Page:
A printable PDF version of this information sheet is available.
This information sheet will help employers and employees understand what kinds of pre-employment inquiries are acceptable under the Alberta Human Rights Act (the Act). It will also help employers develop non-discriminatory job advertisements, application forms, and interview questions.
Human rights law prohibits discrimination in employment
Some of the information typically requested on job application forms and in job interviews is not relevant to an applicant's ability to do a job. In some cases, certain information requested on forms and in interviews could intentionally or inadvertently be used by an employer to discriminate against certain groups of people and restrict or deny their employment. The Act prohibits employers from discrimination in the areas of employment practices and employment applications and advertisements.
Section 8 (1) of the Act states:
No person shall use or circulate any form of application for employment or publish any advertisement in connection with employment or prospective employment or make any written or oral inquiry of an applicant:
- that expresses either directly or indirectly any limitation, specification or preference indicating discrimination on the basis of the race, religious beliefs, colour, gender, gender identity, gender expression, physical disability, mental disability, age, ancestry, place of origin, marital status, source of income, family status or sexual orientation of that person or of any other person, or
- that requires an applicant to furnish any information concerning race, religious beliefs, colour, gender, gender identity, gender expression, physical disability, mental disability, age, ancestry, place of origin, marital status, source of income, family status or sexual orientation.
In certain circumstances, pre-employment inquiries that appear to be discriminatory may be acceptable, if they provide information that the employer truly needs to determine if an employee would be able to perform the job.
Gender, gender identity, gender expression, marital status or family status
Do not ask questions that require disclosure of an applicant's gender, gender identity, gender expression, or marital or family status, unless you need to ask in order to determine if the prospective employee can perform the job. Do not:
- make an inquiry about an applicant's gender, gender identity or gender expression
- ask the applicant to specify Mr., Mrs., Miss or Ms. on an application form
- ask for a previous or maiden name
- request names of relatives and dependants
- ask for information about child care arrangements
- ask about an applicant's plans to have more children
- ask for information about a spouse's or partner's employment
Source of income
Any inquiry concerning source of income must be job-related. You can request information about former employment. Avoid inquiries about other sources of income that may have a stigma attached to them, such as social assistance, disability pension and child maintenance, unless you have a job-related reason for asking.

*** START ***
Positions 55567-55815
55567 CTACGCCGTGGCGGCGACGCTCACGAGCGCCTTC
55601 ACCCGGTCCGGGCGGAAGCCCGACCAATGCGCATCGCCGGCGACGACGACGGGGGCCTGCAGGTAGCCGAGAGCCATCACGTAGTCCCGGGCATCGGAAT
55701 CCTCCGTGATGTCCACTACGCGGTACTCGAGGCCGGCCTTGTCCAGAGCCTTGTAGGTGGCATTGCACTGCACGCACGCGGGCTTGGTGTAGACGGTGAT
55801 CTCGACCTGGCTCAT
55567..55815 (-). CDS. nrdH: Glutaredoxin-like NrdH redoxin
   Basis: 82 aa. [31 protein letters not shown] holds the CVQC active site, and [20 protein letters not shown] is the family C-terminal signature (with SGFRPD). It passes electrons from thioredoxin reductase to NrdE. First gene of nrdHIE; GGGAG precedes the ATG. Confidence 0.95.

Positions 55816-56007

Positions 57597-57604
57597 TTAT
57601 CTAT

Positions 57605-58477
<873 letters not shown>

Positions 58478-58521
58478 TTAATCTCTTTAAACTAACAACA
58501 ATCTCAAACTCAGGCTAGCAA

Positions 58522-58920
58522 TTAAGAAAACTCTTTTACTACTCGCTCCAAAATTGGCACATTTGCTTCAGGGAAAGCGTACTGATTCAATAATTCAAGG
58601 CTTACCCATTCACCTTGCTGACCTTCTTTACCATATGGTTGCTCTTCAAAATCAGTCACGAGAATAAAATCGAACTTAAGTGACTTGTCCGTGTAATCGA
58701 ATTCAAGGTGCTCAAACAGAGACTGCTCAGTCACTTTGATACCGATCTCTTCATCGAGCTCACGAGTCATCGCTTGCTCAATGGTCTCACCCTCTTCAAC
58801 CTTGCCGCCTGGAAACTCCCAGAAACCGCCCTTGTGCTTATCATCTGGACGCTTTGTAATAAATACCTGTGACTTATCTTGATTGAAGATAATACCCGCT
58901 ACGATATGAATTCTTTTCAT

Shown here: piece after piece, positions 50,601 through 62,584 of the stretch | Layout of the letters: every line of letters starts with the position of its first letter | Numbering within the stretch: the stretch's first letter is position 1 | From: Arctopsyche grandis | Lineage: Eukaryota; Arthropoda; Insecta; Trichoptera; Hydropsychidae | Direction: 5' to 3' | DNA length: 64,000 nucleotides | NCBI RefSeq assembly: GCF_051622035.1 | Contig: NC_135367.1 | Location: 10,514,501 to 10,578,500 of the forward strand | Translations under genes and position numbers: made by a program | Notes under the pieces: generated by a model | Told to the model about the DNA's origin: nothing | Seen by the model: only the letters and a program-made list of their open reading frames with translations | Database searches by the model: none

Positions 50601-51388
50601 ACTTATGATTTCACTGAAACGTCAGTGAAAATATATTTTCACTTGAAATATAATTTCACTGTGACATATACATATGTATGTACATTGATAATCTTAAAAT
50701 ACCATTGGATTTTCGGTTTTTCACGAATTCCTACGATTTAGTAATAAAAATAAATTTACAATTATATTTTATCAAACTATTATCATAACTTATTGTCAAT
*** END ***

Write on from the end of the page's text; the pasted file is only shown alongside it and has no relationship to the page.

Asking an applicant to provide previous names can cause the applicant to indirectly disclose marital status, gender, gender identity, gender expression, place of origin, or ancestry. A refusal to employ a person on any of these grounds would be contrary to the Act. Any inquiry that requires an applicant to disclose this information would also be contrary to the Act, unless this information is necessary in order for the prospective employee to perform the job.
For example, an employer may request a prospective employee's previous names for the purpose of reference checks or to confirm previous employment or attendance at an educational institution. The Commission suggests that a request for any previous name be phrased, "Please indicate any previous names that differ from your current name, to be used only to verify past employment or education, or to do a reference check." Ideally this information should be requested in the section of the application dealing with past employment, education or references.
Next of kin
Asking for names of relatives or next of kin before hiring is not recommended. Such information can reveal the gender, gender identity, gender expression, sexual orienation, marital status, place of origin or ancestry of the applicant. If you need names of relatives or next of kin for a business purpose, such as knowing whom to notify in case of emergency, pose the question: "Person to notify in case of an emergency." In most cases, you will not need to obtain this information until after an applicant accepts your employment offer.
Dependants and child care
Avoid inquiries about an applicant's spouse, number of children or dependants, childcare arrangements and plans to have children. The answers to these questions are usually not related to the job and can reveal gender and marital or family status. Inquiries that focus on willingness to work the required schedule, to work rotating shifts, or to relocate are clearly job-related and are acceptable.
Age and date of birth
It is not advisable to ask for applicants' date of birth or age, unless the applicant is under 18 years of age. In employment situations where there is a legal minimum age requirement, you can verify that the applicant meets the legal age requirement. Recommended questions include:
- Are you legally entitled to work in this province?
- Are you 18 years of age or older? Ask this question only if the applicant is legally required to be 18 years old to work in a specific environment or under certain circumstances, for example, serving alcoholic drinks in a bar or lounge. If the applicant says they are under 18, you may ask their age.
It is not acceptable to request a previous address, unless it is for a job-related purpose that is acceptable under the Act. For example, a local municipality may have a residency requirement that has to be met by job applicants, or an employer may be seeking employees with recent northern living experience.